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The eco-tee: Your spring wardrobe staple

They may seem inconsequential, but T-shirts are actually a fabulous way to exert your environmental muscle. GreenDAY's Marisa Belger scopes out the best brands for eco-friendly tees.
/ Source: TODAY contributor

As spring moves into summer, one of the first things I do to prepare myself for the warmer months is to assess my T-shirt situation. My wardrobe must be fully stocked with the right tees to effectively take on humid days and balmy nights. And the right tee for me 1) is incredibly soft, with the perfect fit (not too tight, not too loose); 2) boasts a witty image or saying (though a couple of good solids are key); and 3) most importantly, is made from organic cotton — or an equally eco-friendly fiber.

They may seem inconsequential, but T-shirts are actually a fabulous way to exert your environmental muscle. Most T’s are made from conventional cotton, which is one of the most pesticide-laden crops in America. The average tee represents much more once you realize that conventional cotton occupies only three percent of the world's farmland, but uses 25 percent of the world's chemical pesticides and fertilizers. These chemicals can damage the earth, our water supplies and the human beings who grow and harvest the cotton crop.

When you buy clothing made from organic cotton, you’re supporting an agricultural product that was farmed using effective alternatives to pesticides, herbicides and synthetic fertilizers. (Learn more about the wonders of organic cotton at the Sustainable Cotton Project,

This is the moment for the eco-friendly T-shirt. There are many options for outfitting yourself in a tee that does good, looks good, feels good. Here are my summer picks:

Tees for Change ( has perfected the two-word tee. While I’m wary of shirts emblazoned with ironic, sarcastic or silly sayings, I’d be proud to have “Laugh Often” or “Embrace Change” printed across my chest, especially when the phrase is stamped upon such an eco-conscious canvas. Each Tee for Change is made from 100-percent organic cotton (or a bamboo/organic cotton combination) and low-impact dyes — dyes that are free from heavy metals or other toxins — and manufactured in a sweatshop-free environment.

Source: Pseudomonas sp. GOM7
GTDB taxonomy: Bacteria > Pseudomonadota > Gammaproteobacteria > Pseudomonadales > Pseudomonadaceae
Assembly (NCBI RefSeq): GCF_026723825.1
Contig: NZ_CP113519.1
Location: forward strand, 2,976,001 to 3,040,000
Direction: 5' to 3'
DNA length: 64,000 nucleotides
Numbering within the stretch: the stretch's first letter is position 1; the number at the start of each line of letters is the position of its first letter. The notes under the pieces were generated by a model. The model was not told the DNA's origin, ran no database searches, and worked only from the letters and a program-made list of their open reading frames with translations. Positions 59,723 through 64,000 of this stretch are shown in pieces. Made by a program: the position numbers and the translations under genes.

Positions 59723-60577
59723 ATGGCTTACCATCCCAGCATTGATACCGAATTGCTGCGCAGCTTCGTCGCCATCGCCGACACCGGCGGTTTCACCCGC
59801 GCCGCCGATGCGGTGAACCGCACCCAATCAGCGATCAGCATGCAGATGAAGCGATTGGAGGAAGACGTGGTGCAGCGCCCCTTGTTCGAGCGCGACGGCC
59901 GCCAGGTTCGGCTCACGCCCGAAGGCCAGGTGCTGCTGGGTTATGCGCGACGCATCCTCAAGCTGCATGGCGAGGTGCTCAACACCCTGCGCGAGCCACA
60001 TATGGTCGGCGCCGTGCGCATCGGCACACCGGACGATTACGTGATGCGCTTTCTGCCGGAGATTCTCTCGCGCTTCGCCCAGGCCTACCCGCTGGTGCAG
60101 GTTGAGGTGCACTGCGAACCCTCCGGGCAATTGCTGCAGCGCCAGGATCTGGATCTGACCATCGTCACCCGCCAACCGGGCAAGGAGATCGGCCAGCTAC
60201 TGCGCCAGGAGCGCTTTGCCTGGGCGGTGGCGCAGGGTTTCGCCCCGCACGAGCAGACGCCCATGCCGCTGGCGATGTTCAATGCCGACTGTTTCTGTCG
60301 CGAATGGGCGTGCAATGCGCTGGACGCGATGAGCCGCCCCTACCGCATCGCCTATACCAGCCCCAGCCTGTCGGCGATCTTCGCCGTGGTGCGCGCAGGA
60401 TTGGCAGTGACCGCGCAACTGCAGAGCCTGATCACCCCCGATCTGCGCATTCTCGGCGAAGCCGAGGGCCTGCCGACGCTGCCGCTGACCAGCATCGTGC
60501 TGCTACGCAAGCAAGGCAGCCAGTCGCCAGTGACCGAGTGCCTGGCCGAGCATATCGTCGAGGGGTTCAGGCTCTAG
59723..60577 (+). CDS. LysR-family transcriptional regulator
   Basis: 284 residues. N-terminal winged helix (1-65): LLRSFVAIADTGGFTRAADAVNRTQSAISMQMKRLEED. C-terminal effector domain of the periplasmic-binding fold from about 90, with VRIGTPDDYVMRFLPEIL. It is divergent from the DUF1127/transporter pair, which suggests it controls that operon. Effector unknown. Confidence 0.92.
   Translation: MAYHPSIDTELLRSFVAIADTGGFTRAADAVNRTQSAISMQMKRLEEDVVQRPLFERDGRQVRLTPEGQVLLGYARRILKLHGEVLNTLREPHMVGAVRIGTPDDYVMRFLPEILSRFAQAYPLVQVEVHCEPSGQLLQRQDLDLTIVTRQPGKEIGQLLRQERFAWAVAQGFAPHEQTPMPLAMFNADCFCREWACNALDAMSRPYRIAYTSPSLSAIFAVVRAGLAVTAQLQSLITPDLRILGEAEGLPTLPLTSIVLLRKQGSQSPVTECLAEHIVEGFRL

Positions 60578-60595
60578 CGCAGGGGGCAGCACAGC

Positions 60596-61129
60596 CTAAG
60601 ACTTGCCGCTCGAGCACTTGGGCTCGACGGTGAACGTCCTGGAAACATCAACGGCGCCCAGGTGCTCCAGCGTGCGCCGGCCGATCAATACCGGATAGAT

The master of all things '80s, American Apparel is no longer limited to stretchy tube skirts or leggings. It’s now possible to find quality basic tees at AA that are as sustainable as they are comfortable. Check out the company’s Sustainable Edition ( for organic cotton tees, underwear and baby gear.

Fuze Organics ( has created a line of supersoft reversible tees (reversible!) made from organic cotton and printed with eco-friendly inks. The fitted shirts are flattering for most figures and feature subtle images like flamingos, zebras or the lost city of Atlantis (how’s that for variety?).

When you’ve got an eco-message, there’s no reason not to spread it with style. The organic cotton tees at Green Label Organic ( can help. I’ve got my eye on the baby-blue slim-fit shirt with the “Mother Earth” tattoo (written across a heart in tattoo style, accented with two white doves; pictured above) as well as the tee with “Tread Lightly” printed under a sneaker that’s in midstep. Clever.

Men in search of a quality eco-tee should check out Edun’s ( collection. The handiwork of Ali Hewson and Bono (with help from designer Rogan Gregory), Edun’s mission is to create wearable clothing while encouraging employment in developing countries — not a bad goal for a simple T-shirt. Look for organic cotton shirts with interesting imagery — an archangel, for instance. Guys in search of organic cotton tees (with flair) should also check out Peligrosa ( and Loomstate (

Marisa Belger is a writer and editor with more than 10 years of experience covering health and wellness. She was a founding editor of, a multiplatform media company specializing in health, wellness and sustainable living. Marisa also collaborated with Josh Dorfman on “The Lazy Environmentalist” (Stewart, Tabori, and Chang), a comprehensive guide to easy, stylish green living.

Please note: Neither Marisa Belger nor has been compensated by the manufacturers or their representatives for her comments or selection of products reviewed in this column.